Plastic food package designs are often beautiful: lattice-work for salad, smooth surfaces and beaded edges for cakes, undulating ribbing or bulls-eye relief on cake and muffin lids. Much of our food is packaged so beautifully that we may not think about the source, ingredients or production of it. Many foods are processed with addictive and unhealthy ingredients such as sugar, flour and preservatives, while the manufacturing of plastic packaging requires excessive waste water during production and pollutes the environment when discarded.
I am fascinated with the designs of food containers and their potential to symbolically speak about the body as well as the environment and its influence on our food sources: the decline of the honeybee populations and polluted water are examples. I pour concrete into the containers, sometimes carving the resulting forms or adding elements, or breaking them and put them back together in a Kintsugi* way. I like to evoke a certain presence of the human body or body part, its emptiness or entrapment.
I feel compelled to put holes into the work, as though I am giving it a mouth to speak, a door to invite you in, or a portal for passing through. Other times I let the material and shape of the container influence the resulting form, sometimes manipulating, bending or cutting the container before casting it, to emphasize or obliterate the original shape and memory of its contents. I prefer using white Portland cement because it resembles bleached bones and fossils, alluding to history and archaeology.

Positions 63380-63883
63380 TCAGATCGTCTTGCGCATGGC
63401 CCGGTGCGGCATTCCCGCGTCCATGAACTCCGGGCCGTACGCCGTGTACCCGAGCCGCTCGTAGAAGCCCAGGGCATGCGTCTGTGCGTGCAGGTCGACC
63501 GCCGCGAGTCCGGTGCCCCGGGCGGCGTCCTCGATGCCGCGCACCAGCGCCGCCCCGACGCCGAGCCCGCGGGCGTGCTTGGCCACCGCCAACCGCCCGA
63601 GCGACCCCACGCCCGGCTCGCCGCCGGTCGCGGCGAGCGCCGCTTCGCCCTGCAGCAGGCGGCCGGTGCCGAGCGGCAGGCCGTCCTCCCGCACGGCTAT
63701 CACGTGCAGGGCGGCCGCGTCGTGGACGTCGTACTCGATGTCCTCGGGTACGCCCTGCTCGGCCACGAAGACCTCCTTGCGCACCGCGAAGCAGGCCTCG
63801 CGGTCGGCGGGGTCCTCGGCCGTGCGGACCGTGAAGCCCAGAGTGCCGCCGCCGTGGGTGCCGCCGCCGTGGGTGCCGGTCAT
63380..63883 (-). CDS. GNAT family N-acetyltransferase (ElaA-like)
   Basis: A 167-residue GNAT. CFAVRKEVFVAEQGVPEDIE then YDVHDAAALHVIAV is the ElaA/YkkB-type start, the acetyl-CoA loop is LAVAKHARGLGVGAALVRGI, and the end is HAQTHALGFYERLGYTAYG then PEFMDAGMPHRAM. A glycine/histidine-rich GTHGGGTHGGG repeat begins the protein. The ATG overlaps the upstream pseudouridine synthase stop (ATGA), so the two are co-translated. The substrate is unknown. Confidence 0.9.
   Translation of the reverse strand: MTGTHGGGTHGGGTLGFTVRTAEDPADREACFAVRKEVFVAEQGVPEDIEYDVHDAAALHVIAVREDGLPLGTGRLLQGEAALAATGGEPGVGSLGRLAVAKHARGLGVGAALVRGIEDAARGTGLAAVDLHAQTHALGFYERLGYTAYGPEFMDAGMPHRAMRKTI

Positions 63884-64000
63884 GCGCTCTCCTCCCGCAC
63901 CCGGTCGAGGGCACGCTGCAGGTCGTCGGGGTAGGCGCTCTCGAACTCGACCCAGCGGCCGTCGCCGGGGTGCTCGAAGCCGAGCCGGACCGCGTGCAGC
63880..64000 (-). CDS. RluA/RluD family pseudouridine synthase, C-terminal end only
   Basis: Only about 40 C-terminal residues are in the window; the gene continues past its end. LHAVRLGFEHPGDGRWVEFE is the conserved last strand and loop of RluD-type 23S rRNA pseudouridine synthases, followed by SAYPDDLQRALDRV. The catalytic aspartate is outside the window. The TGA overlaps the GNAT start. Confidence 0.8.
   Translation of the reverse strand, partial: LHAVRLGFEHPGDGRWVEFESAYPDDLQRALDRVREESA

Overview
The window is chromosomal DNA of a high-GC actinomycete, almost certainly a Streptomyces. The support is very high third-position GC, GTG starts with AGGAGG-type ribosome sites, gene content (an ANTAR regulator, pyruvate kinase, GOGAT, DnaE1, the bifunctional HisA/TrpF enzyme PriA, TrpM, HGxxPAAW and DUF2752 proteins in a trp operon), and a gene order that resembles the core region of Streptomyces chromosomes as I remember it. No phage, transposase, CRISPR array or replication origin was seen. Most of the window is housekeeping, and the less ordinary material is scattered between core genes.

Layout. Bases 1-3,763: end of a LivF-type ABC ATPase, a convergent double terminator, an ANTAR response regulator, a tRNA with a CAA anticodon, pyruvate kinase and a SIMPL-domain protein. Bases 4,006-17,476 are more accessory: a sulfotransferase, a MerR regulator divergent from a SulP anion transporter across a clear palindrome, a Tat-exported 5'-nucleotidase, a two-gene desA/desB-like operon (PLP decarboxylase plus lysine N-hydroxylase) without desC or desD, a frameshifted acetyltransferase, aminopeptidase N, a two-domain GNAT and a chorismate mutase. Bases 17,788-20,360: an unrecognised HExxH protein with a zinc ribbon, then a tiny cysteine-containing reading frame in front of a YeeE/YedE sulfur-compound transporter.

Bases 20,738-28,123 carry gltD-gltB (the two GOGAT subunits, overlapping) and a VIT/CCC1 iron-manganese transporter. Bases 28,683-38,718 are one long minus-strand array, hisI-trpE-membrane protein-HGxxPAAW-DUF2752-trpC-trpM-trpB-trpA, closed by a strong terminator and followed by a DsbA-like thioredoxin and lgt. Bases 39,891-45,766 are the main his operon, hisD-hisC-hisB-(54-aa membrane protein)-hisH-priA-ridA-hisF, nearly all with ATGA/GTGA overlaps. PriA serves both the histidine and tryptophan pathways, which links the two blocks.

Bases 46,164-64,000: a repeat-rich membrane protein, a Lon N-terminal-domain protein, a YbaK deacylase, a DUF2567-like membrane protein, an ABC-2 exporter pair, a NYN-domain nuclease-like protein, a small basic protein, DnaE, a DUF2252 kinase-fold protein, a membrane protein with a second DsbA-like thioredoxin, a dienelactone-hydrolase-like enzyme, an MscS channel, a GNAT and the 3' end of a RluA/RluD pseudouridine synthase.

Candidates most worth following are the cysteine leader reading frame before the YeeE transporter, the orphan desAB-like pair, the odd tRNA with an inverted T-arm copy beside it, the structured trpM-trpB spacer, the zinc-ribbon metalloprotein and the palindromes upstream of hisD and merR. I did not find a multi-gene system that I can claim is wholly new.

Working on the wall is important to me, where the viewer is confronted directly at eye level, and there is a parallel between the body and the work. I create floor work as well: the confrontation with it is physically like stumbling onto an archaeological dig, a drain or a grave. You are forced to look down to avoid colliding with the sculpture in front of you. It demands that you contemplate the empty space between you and the sculpture, the space between you, and your body, its consumption or fulfillment and the impact on our environment.
*Translated to “golden joinery,” Kintsugi is the centuries-old Japanese art of fixing broken pottery with a special lacquer dusted with powdered gold. Philosophically, Kintsugi celebrates an objects unique history by emphasizing its imperfections instead of hiding or disguising them, often making the repaired object even more beautiful than the original.